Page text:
I believe in miracles and have for a long time.  It is hard to grow up as a missionary kid and not see the hand of God at work in ways that could only be described as miraculous.  Whether it was watching God provide for the financial needs of our family so that we never missed a meal or seeing the way that I was able to go to boarding school when I knew that my parents could not afford it, His fingerprints were everywhere.  Somehow though, as I look back now, I realize that a part of this belief was a child like faith instilled in me before I knew any better.  In someways it was easy to make the connection between a loving and caring God who would provide for my every need because I saw this modeled in my family every day as my parents demonstrated their love and care for me.

As I got older, the inevitable happened.  No, not the discovery that Santa Claus was not a real person (my parents never spent a lot of time making that case), but that this basic belief was not shared by everyone else.  Apparently a lot of people did not see the hand of God the way that I did and thought that many of the things that I thought were so miraculous had other explanations.  Creation apparently could be explained by the Big Bang Theory combined with some version of evolution.  God’s provision was really the result of creative communication and the generosity of my parent’s friends.  Worst of all, some of the people in the church circles we were affiliated with began to make a strong case that all the miracles that had occurred in the Bible were for then and not for now.  For a teenager with a lot of questions, this was disconcerting at best and faith shattering at worst.  On top of all this, those that talked about miracles the most, especially certain TV preachers, began to be exposed for the frauds that they were.

With that in perspective, I became a young adult with more than a lot of questions about miracles and a lot of doubt to boot.  At times it seemed safer to be a skeptic on the issue rather than a proponent of things that I did not understand, nor could I explain.  That all changed in the summer of 1995, eight weeks after my first child, Kenny, was born.  Deb and I were excited to be parents and I could not help being overjoyed that my firstborn was a boy.  What we did not know was that due to his inability to feed properly, he was slowly getting dehydrated.  When we took him to the doctor, we were immediately taken to the hospital and the nurse whisked him out of our arms to put him on an IV drip.  Little did we know how close to death he was and that it would take two weeks for him to recover.  There were many moments of fear and questioning God in those days as he could not seem to gain weight or begin to thrive.  To this day, we have never received an explanation for why he began to get better or what had caused this all to take place in the first place.  In both cases, we chose to attribute it to God and his mysterious ways.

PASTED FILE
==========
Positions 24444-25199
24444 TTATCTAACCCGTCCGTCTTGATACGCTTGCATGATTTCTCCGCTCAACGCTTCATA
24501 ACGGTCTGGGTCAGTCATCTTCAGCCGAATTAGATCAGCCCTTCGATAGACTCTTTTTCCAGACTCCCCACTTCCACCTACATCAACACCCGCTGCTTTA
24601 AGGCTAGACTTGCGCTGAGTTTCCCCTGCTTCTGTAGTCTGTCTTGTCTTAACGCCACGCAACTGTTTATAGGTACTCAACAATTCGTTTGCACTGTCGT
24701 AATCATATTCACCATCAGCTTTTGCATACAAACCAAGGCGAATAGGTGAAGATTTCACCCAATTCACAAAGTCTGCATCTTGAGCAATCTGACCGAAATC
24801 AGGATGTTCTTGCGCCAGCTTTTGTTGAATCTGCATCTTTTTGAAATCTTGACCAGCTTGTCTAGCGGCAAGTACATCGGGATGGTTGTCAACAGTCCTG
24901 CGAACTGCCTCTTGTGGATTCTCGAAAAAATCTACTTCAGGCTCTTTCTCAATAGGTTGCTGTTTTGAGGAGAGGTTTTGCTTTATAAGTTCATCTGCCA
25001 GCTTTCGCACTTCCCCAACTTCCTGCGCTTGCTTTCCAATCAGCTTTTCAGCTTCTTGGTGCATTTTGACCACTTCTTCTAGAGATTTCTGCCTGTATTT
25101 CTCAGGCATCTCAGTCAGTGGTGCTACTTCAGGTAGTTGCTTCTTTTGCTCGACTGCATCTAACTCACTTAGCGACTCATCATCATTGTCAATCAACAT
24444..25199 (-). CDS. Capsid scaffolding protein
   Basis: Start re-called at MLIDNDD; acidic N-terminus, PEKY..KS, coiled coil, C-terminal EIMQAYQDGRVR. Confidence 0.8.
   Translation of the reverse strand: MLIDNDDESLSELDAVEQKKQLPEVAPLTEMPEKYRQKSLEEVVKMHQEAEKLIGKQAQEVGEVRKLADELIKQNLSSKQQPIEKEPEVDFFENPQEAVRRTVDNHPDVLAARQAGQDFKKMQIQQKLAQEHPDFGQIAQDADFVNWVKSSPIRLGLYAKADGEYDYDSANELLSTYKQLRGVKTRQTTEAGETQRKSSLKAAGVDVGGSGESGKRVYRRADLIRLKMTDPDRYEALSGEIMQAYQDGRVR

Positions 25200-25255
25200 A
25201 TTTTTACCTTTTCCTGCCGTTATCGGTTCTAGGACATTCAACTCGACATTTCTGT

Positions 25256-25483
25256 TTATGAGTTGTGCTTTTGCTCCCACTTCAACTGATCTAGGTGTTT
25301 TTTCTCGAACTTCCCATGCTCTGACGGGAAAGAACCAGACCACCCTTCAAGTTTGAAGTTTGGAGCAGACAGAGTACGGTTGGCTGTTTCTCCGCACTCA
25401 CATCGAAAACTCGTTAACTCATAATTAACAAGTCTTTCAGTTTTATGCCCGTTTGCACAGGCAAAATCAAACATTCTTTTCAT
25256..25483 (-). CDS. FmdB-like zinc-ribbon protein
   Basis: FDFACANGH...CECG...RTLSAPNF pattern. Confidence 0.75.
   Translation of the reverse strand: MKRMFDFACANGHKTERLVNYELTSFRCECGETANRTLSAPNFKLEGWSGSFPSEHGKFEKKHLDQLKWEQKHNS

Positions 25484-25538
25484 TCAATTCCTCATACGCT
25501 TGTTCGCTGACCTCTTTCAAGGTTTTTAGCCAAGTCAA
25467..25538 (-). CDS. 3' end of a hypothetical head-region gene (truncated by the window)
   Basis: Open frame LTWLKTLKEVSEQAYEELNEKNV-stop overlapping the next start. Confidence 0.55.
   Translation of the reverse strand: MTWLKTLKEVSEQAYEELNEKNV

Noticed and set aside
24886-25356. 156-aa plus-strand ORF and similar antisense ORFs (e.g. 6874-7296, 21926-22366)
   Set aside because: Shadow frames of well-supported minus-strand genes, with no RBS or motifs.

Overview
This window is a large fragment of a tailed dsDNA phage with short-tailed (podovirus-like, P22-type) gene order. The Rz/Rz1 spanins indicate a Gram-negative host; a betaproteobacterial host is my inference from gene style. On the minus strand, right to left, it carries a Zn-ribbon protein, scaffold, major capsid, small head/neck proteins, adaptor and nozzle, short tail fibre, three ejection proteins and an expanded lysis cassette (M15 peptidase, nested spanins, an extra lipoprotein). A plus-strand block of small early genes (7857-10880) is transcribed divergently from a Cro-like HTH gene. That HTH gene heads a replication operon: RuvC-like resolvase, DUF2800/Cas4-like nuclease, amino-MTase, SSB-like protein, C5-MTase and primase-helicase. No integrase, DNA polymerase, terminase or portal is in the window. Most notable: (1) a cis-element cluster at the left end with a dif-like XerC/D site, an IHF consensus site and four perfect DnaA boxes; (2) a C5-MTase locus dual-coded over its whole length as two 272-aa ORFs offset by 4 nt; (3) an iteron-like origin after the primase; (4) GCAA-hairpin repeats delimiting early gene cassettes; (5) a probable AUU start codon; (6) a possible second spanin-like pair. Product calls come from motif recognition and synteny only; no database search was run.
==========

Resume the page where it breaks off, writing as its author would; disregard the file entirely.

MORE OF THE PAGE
The miracle in this story, however, is not just that Kenny got better.  We know that God could have taken him from us and that we would have had to wrestle with what that would have meant.  At the same time as we were dealing with birth of our firstborn, we were also in the process of applying to be missionaries.  I had felt the tug in my life to consider this radical realignment of our careers and life circumstances before Deb.  In fact, she was quite resistant and did not feel that she had any sense of “calling” to become a missionary.  We knew that this impasse had to be resolved before we could be effective in serving together as would be required by the organization that we were considering working with.  God used these terrifying and exhausting days in the hospital to get Deb’s attention.  Shortly after Kenny was released from the hospital, Deb shared the news with me that she now knew that God had given her a specific purpose for serving with me in CLC as missionaries.  From that day forward, I chose not to be a skeptic and to embrace the reality that God was still at work in our world and that His ways of working were indeed miraculous.  While I do recognize that God often uses human beings to accomplish his purposes and that He orchestrates everything in our world to function by the laws of nature that He created, I also know that He enjoys confounding us in ways that have no rational explanation.

This Christmas, I am looking forward to celebrating the miracle of a Holy God who created planets and galaxies who also chose to send his own son in the form of a baby to be born so that he could die.  There is no greater miracle and no better reason for me to fall down in worship to this incomprehensibly wonderful King.



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2 responses to “Miracles

  1. Liz Patten

    Really enjoyed this, Dave. All of it. .Will remember the phrase: “From that point on, I chose not to be a skeptic…”. Today I heard my Dad tell a Christian friend that he he doesn’t totally disbelieve, but nor does he truly believe…. he will have to choose between the two. May the LORD help him, as He also helped you.

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